How to select a blood glucose meter

by Myriam Z. Allende-Vigo, MD, MBA, FACP, FACE

Congratulations! You have decided to monitor your blood glucose (“sugar”) and so take control of your diabetes. You have heard about the benefits of controlling your blood sugar levels. You know that you are going to feel better and delay or even stop complications that may arise from having high blood sugar. Now you need supplies to monitor your blood sugar levels. Where do you start? How do you select a blood sugar meter?

This is not a one-size-fits-all issue. Blood sugar meters each have different features. But they all have something very important and crucial in common; they measure the blood sugar fairly accurately, especially between 100-240 mg/dL. The measurement that you get by any meter needs to be consistent with actual blood sugars, otherwise the Food and Drug Administration (FDA) will not approve the meter. Blood sugar meters are capable of measuring the blood sugar by a reaction between blood and chemicals in the testing strip. Because the chemicals can vary between meter types, specific blood sugar monitors will be required if you have certain conditions, such as being on dialysis through a catheter in your abdomen. This should always be discussed with your diabetes specialist.

Some blood sugar meters require calibration to check that the meter is reading correctly. If the reading of a drop of a “control” solution gives a value within the manufacturers’ expected values, the meter is working well. Certain meters will also need coding calibration, while others do this coding calibration automatically. If the meter requires coding calibration with test strips, the test strip container will come with a number on the strip box or a chip that will show a number, and a code. It is critical that the code on the strips or chip and the code that appears on the screen of the meter must match. If the codes don’t match, the blood sugar reading is not accurate.

Some meters use blood from the fingertips (you have to prick your fingertip to obtain a drop of blood). Other meters allow you to use other sites to obtain the drop of blood, such as the forearms, earlobe, thigh, or palms. Various meters have large screens with big numbers. Some meters have small screens with small numbers. Most meters have a memory feature that can record in the machine’s memory the blood sugar value and date and time the test was done. The meter’s memory may hold from a few dozen measurements to several hundred values. A number of meters are downloadable into a computer spreadsheet. Make sure that the date and time on your meter really is accurate before you first use it to test your blood sugar levels. After that, a good time to check the accuracy of your meter’s entered date and time is each time you change the battery.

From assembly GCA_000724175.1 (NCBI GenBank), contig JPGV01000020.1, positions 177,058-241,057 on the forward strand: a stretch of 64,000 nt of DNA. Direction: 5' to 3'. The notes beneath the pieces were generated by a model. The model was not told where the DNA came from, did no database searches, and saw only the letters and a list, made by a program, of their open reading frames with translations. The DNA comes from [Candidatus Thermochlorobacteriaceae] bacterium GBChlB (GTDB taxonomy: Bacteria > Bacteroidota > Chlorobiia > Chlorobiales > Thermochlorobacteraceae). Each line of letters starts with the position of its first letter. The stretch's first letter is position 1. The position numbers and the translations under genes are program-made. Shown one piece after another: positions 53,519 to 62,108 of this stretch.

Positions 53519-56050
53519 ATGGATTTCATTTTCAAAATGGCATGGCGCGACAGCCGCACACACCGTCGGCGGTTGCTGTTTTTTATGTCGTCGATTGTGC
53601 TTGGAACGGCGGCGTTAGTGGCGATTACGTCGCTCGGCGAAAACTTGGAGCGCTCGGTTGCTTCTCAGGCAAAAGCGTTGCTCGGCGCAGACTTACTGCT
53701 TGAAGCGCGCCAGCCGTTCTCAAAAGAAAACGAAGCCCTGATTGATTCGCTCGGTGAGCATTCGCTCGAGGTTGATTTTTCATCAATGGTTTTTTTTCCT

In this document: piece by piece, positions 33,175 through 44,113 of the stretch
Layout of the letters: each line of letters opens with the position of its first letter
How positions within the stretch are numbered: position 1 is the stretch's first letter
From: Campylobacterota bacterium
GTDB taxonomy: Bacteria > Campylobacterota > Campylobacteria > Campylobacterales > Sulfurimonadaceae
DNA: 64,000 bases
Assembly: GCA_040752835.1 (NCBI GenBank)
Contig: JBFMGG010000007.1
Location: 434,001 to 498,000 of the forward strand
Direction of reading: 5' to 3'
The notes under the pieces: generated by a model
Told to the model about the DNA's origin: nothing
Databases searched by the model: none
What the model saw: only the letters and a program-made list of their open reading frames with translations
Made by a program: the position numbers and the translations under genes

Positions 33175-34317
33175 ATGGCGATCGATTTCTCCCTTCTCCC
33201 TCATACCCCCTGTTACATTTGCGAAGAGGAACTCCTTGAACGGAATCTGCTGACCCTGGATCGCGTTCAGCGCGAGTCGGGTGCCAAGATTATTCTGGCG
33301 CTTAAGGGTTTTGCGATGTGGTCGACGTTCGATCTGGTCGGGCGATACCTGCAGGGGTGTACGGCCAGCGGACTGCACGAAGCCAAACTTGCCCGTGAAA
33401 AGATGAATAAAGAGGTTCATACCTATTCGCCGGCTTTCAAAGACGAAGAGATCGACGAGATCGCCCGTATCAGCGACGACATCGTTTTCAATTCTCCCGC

Most meters can give you a reading within a few seconds; some meters are faster than others. Some meters can talk to you and tell you the blood sugar level, and date of the reading, which can be especially useful if your vision is limited. Certain meters speak and can even give directions in several languages, such as English or Spanish, on the visible screen. Please check that the designation of meter’s units of blood sugar matches the units used in your country. In the United States, “mg/dL” is used, in other countries “millimoles” are used. These are very different number designations!

The meter is a machine, so it could malfunction. The control solution should be used to check the validity of your meter at least once a month.

It is also important to collect the correct amount of blood; some strips make this easier by just absorbing the amount needed. Humidity may affect the strips and the reading. Even altitude can interfere with fingerstick accuracy. Meters differ on what they can read; some start as low as 40 and read up to 600. Hi or Low readings can mean different things on different machines. Some meters turn on or off automatically. Instructions, for how to use the meter, may come printed or on videos. The instruction manual will state the properties and capabilities of the meter at different temperatures and different altitudes. Most meters offer toll-free telephone numbers with around-the-clock support. The instruction manual will state the properties and capabilities of the meter at different temperatures, and different altitudes.

Do not expect to find exactly the same number if you test on different parts of your body, use different strips, or get results from or in the laboratory. What you can expect is to have a fairly good idea of the levels of blood sugar in your blood at the time tested if the procedure was properly done. Blood sugar levels checked by fingerstick will be more accurate if your blood sugars are suddenly dropping or rising. These would not be times to check at sites other than the fingertips.

So, how do you choose a blood sugar meter among the hundreds available? You have to do your homework, then check with your diabetes specialist to review your final choice to choose the best one for your needs.

Dr. Allende-Vigo is a Puerto Rican physician who has dedicated her professional life to taking care of patients with endocrinologic disorders. She has lectured and researched in the fields of diabetes mellitus, lipid disorders and osteoporosis. Dr. Allende-Vigo has been involved in academics as Professor of Medicine at the University of Puerto Rico (UPR), contributing to the formation of medical students and residents in Internal Medicine, Family Medicine and Endocrinology. She has been very active as member of the AACE Board of Directors and Chair of the International Membership Committee of AACE. Dr. Allende-Vigo is also past president of the Puerto Rican Society of Endocrinology and Diabetology (SPED).